Apart from several beautifully restored intricate finials conserved from the demolished Dharma Hall, the interior is articulated by geometric forms and a restrained palette of whitewashed walls, timber finishes and bronze highlights. These subtle visual gestures achieve simplicity and cleanness of lines, eliminating sources of distraction for a clear mind.

Within and Without

Traversing along the naturally ventilated verandas, the articulation of the façade screens come into focus, revealing its their performative role beyond aesthetic. Internally, a row of glass louvres line and shield the building from the weather while allowing natural light and air to permeate through. Externally, a porous epidermis comprising of dense vertical rods of differentiated hues and sections wraps around and unifies the entire building. The three-dimensional screen mimics a thick bamboo grove, drawing inspiration from nature. Notwithstanding that being one with nature is a tenet of many meditation practices, the landscape is subdued both internally and externally. Perhaps, a metaphorical link suffices as the building stays true to its urban context.

Meditative Spaces

With meditation as its raison d'etre, creating a quiet and calm space is critical. Ar. Tan ruminates that calmness of mind is achieved by removing both external and internal distraction. Paradoxically, while external distractions can be eliminated by immersing oneself within a peaceful and uncluttered environment, the key to removing internal distraction is by focusing one’s attention on visual, aural or sensational stimuli. This is customarily achieved through the adoration of icons and the chanting of mantras etc.

Keeping in mind its secular nature, the meditation halls are clean and symmetrical; devoid of all features save a circular dome ceiling which creates a central focal point. The dome ceiling acts as an architectural device not only to create a singular focus by drawing the eyes upwards,  to the centre but also has acoustic properties that captures and amplifies sounds within the space. Precisely calibrated diffused lighting enhances the atmosphere of the sanctuary and imbue the space with an ethereal quality.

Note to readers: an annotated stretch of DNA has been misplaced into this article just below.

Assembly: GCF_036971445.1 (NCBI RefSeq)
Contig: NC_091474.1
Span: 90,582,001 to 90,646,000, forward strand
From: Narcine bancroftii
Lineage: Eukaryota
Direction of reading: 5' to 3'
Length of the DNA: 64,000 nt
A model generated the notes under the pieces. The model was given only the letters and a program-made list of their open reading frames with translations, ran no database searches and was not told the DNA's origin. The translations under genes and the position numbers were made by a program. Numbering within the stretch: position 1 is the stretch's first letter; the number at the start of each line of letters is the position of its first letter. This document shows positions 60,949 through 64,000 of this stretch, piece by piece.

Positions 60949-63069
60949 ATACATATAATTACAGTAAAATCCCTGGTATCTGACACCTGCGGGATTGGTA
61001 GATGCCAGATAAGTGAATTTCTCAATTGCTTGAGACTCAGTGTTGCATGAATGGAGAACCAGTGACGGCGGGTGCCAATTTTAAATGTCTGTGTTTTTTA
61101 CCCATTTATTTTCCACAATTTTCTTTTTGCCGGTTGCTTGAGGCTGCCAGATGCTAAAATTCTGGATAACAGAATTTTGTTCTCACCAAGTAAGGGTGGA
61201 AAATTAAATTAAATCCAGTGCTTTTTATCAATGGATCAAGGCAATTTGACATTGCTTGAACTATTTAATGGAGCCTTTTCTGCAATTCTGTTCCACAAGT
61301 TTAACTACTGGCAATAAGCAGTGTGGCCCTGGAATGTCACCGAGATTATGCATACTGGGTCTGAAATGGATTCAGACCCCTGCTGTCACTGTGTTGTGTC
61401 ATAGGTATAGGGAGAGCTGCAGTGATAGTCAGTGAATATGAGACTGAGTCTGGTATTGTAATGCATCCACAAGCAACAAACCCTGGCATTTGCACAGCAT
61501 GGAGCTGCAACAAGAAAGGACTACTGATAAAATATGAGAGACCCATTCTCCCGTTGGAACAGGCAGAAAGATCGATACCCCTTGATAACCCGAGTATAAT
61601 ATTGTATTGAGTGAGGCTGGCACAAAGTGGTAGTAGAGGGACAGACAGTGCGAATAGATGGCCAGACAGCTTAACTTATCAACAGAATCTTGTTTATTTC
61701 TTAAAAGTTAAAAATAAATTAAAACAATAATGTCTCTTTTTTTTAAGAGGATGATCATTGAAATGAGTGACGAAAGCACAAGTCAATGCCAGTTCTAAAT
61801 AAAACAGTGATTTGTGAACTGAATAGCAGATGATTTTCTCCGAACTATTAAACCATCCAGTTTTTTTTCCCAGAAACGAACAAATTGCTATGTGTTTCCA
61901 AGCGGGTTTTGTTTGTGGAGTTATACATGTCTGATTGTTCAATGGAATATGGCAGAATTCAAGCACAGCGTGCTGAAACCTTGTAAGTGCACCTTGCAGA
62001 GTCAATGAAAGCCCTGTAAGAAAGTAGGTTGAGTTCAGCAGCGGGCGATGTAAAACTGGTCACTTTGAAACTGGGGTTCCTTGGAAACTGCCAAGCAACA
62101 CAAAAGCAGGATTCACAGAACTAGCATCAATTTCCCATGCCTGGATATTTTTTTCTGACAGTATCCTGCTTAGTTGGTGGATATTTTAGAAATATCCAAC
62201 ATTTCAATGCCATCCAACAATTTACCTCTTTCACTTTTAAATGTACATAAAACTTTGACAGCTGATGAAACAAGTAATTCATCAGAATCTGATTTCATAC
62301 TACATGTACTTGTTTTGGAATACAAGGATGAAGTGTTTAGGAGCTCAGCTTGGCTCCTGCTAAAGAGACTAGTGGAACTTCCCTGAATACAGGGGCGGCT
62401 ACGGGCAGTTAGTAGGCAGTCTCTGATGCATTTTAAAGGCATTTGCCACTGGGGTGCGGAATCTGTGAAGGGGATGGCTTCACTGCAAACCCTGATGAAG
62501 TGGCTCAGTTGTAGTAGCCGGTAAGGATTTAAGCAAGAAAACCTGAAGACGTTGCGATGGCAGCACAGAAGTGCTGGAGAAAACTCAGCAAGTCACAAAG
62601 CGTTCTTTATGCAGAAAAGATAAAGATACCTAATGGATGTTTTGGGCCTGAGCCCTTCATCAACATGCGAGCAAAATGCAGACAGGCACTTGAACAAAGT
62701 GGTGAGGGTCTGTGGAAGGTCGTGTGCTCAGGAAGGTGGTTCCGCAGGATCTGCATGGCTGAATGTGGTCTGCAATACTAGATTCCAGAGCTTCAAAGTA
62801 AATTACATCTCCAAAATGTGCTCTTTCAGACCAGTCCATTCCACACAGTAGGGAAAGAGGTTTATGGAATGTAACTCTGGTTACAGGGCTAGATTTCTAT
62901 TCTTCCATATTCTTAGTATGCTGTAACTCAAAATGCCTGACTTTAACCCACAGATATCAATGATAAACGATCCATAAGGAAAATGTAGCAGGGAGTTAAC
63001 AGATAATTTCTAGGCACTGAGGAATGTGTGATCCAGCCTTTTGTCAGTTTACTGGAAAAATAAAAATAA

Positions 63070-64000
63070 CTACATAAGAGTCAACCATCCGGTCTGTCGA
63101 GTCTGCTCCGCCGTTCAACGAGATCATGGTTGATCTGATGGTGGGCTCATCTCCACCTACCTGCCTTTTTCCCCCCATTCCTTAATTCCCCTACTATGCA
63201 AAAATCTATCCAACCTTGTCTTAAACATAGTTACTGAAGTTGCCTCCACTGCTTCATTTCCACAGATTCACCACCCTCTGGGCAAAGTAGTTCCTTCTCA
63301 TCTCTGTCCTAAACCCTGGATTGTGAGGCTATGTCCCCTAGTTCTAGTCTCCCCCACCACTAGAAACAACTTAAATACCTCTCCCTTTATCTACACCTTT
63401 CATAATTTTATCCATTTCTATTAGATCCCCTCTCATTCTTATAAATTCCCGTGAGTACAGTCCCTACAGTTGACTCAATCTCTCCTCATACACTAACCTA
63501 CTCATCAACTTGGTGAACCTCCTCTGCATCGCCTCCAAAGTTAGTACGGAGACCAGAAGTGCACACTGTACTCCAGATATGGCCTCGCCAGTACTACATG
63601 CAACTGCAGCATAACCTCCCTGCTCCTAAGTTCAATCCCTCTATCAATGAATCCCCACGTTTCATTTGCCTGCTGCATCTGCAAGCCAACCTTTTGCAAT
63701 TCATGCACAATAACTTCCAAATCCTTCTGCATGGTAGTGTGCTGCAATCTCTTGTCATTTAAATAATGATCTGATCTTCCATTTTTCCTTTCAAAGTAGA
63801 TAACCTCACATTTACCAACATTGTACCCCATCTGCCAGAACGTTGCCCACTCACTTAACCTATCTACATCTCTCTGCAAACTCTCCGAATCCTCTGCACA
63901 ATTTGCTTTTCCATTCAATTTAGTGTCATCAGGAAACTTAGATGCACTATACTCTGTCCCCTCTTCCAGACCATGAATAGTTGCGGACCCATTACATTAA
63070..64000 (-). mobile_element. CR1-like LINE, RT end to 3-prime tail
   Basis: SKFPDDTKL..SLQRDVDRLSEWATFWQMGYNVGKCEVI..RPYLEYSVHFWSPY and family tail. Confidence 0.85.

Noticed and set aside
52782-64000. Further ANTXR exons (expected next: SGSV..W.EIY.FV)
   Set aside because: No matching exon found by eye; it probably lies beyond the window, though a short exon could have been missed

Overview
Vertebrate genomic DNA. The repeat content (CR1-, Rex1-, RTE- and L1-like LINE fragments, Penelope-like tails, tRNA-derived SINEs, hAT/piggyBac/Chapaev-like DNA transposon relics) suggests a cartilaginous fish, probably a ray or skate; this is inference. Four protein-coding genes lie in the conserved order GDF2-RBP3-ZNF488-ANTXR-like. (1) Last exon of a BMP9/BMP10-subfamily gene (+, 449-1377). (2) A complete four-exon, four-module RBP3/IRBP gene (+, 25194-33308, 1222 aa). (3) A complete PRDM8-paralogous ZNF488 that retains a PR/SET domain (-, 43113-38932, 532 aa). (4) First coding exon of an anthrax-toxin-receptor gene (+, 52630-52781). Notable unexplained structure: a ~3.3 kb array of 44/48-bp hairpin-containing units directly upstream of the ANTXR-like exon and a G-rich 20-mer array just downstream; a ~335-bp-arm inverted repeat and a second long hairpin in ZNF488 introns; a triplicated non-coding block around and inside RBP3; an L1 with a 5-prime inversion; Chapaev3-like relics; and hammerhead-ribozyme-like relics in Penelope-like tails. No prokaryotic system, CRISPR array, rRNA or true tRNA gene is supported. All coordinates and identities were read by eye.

Distinguished from the other meditation halls, the pièce de résistance is the Sangha Meditation Hall, which is exclusive to the monks. By virtue of its placement on the highest floor, the pavilion-like hall connects to the environment as natural light filters into the refined space. Surrounded by austere stone gardens against a backdrop of white walls, its elevated position and palette reflect the monk’s aspiration for enlightenment and provide ample privacy for meditation.


At first glance, the premise of a dedicated meditation building in highly urbanised Singapore conceived at the expense of the existing Dharma Hall may appear to be contrived, given that its context is neither nearly remote nor truly tranquil. However, KMS Meditation Centre debunks this hypothesisnotion;; through its nuanced form, clear layout and refined spaces, it re-affirms architecture’s ability to transcend beyond locale and religious faith to deliver a meditative experience. The building is a prime example of modern contemplative architecture that stands testament to the power of architecture in shaping our perceptions to induce a sense of peace and clarity, providing a respite for both mind and body.